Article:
The Bulletin Board: Music Ownership

We have a vendetta to quell cell-phone cameras and non-stop talkers at shows, but another underlying message we sometimes don’t vocalize loudly enough is to support the artists. A recent blog post at NPR and rebuttal by a musician are making the rounds on Facebook and Twitter sparking discussion on the notion of music ownership and what is “stealing” music.

This is the digital age. What constitutes ownership or is it all “Free Culture” once sent up into the ether of the cloud?

On one side, we have Emily White at NPR’s All Songs Considered penning a blog post about the culture of the generation that never bought CDs, always had access to the mp3. Admitting she used Kazaa for a few of her 11,000 song catalog, the rest were friend-sourced, ie copied. There is an underlying justification that this was paid for at some point and that the artist benefits from exposure they would otherwise have not had the to a new audience that might attend a show, buy a shirt, whatever.

On the counter-point is Cracker’s David Lowery. He lays out how “sharing” hurts the artists. Efficiently dismissing the argument of the ease of sharing music, he uses the point “is it really that inconvenient to download a song from iTunes into your iPhone”. The other interesting observation is the amount of money spent to play music but not own it, from the computer it lives on, to the iPod or iPhone, etc.

Personally, I have been using a subscription service for many years now. I am proud to say that my collection is nearing 30,000 songs, most rented monthly (annually now to get a couple free months), some purchased mp3s from Amazon or iTunes, a thousand or so downloaded from the blogosphere and a few hundred ripped purchased CDs. I see anything that is DRM-free as owned. The rest is rented. If you live in an apartment and stop paying rent, you get evicted. I admit to providing songs to friends, songs that they could download legally themselves, but they are lazy, heh.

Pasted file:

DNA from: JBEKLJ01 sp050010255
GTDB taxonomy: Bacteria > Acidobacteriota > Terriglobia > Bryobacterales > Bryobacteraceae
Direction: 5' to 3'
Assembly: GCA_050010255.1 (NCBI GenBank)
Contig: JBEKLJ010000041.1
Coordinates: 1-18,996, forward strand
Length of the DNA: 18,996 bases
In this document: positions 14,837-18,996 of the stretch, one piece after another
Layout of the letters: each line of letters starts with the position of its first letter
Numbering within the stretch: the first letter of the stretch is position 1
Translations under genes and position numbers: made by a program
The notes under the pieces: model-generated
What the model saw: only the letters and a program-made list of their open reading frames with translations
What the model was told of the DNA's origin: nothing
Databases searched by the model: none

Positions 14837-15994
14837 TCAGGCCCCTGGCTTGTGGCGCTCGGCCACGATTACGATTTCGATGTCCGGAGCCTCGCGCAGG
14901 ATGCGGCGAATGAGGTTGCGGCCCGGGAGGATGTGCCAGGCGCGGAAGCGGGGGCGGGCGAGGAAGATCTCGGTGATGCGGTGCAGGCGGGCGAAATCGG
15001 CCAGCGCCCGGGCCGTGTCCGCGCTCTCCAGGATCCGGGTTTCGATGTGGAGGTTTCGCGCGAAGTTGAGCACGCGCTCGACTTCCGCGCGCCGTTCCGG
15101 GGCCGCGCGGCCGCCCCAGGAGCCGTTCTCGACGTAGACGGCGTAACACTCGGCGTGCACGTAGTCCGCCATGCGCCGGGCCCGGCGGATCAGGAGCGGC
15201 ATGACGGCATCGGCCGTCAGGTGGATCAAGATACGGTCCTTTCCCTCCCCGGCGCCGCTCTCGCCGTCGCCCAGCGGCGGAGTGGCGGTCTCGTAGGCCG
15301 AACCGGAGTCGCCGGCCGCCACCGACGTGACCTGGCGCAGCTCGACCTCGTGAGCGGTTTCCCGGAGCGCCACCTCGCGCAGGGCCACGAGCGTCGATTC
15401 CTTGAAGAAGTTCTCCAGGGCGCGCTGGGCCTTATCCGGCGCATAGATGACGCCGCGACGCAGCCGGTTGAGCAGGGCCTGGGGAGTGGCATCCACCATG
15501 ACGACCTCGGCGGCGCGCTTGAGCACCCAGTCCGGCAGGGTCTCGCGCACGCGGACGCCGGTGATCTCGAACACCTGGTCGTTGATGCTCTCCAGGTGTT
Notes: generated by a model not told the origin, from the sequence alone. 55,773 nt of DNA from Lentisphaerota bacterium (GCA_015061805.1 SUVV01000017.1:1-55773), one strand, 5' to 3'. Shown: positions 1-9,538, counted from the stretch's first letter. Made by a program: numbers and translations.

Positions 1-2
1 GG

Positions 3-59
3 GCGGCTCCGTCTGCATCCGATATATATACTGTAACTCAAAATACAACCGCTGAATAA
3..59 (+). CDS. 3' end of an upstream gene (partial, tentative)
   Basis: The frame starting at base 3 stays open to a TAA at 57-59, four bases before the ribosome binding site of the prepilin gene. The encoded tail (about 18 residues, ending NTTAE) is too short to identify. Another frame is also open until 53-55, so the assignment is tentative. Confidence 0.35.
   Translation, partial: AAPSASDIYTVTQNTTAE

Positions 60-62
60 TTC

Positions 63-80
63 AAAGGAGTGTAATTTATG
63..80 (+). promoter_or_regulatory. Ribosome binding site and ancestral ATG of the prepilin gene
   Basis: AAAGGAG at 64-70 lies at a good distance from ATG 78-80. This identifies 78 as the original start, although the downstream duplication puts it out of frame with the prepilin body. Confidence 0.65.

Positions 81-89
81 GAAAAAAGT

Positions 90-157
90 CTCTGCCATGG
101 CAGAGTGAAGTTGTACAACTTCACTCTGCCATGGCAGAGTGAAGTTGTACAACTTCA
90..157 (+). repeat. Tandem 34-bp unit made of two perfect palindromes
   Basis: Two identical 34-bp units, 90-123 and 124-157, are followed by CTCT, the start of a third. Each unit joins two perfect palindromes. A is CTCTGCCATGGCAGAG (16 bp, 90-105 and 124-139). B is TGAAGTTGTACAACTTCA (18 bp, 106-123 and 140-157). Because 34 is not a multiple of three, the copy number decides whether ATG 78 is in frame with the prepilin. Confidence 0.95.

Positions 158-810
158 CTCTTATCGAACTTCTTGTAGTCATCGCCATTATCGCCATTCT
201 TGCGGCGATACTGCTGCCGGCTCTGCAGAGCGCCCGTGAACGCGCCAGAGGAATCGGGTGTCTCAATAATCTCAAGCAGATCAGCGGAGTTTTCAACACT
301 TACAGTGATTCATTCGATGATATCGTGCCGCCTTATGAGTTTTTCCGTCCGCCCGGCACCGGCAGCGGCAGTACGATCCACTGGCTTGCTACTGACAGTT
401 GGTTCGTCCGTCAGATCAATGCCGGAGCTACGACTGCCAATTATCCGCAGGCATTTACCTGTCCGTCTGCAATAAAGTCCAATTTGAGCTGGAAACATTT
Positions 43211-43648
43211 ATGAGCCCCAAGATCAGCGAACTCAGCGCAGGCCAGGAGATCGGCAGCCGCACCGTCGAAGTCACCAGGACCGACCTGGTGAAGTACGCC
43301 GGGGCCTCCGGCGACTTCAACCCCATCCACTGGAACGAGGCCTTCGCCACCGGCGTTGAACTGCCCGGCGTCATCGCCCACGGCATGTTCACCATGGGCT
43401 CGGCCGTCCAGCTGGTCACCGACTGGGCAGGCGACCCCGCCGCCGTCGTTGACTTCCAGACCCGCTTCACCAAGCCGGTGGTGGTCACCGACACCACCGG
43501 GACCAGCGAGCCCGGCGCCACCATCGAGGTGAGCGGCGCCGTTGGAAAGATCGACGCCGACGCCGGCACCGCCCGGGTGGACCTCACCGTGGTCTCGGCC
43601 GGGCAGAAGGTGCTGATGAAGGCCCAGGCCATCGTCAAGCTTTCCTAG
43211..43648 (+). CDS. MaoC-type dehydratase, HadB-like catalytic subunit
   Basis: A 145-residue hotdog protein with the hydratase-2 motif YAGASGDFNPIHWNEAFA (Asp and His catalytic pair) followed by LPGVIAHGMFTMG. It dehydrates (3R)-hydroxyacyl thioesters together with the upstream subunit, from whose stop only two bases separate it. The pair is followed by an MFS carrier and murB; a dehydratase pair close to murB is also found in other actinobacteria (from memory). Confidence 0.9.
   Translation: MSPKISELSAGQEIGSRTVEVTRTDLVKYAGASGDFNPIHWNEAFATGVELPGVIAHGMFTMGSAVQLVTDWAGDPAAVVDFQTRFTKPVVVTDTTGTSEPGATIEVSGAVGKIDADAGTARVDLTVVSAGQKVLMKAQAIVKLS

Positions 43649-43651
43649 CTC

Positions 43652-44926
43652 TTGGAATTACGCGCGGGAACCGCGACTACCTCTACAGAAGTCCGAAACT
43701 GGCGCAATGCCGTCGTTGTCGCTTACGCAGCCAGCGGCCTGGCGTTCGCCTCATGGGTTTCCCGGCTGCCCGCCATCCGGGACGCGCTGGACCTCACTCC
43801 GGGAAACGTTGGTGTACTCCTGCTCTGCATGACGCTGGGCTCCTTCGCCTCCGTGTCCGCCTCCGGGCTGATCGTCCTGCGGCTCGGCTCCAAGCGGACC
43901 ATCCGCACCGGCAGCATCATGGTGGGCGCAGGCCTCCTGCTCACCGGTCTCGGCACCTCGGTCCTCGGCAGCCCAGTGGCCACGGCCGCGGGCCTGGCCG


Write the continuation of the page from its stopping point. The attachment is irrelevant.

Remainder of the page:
So what is my point in all of this ranting? My point is to support the artist. Sign up for a Spotify or Zune (soon to be XBox Music) account. Buy stuff at shows. Pay your dues. Don’t be a dick that legitimizes hurting the artists you claim to love. We as fans do not have squatters’ rights to sit on these digital archives of pirated, that means stolen, music. If you downloaded every song on ATH (please don’t we couldn’t pay that bandwidth bill), you would have over 2,500 songs added to your catalog. Legally.

The blogs are in the weird area between fans and distributors. We certainly can not offer up everything we get sent to us, sorry, but we are drinking our Kool-Aid(tm). It is why Austin Town Hall Records exists, to support local artists we like. So yeah, we will work both sides for you.

What’s your take?

Source material:
Emily White at NPR – “I Never Owned Any Music To Begin With”
David Lowery at Trichordist – “Letter to Emily White at NPR All Songs Considered.”

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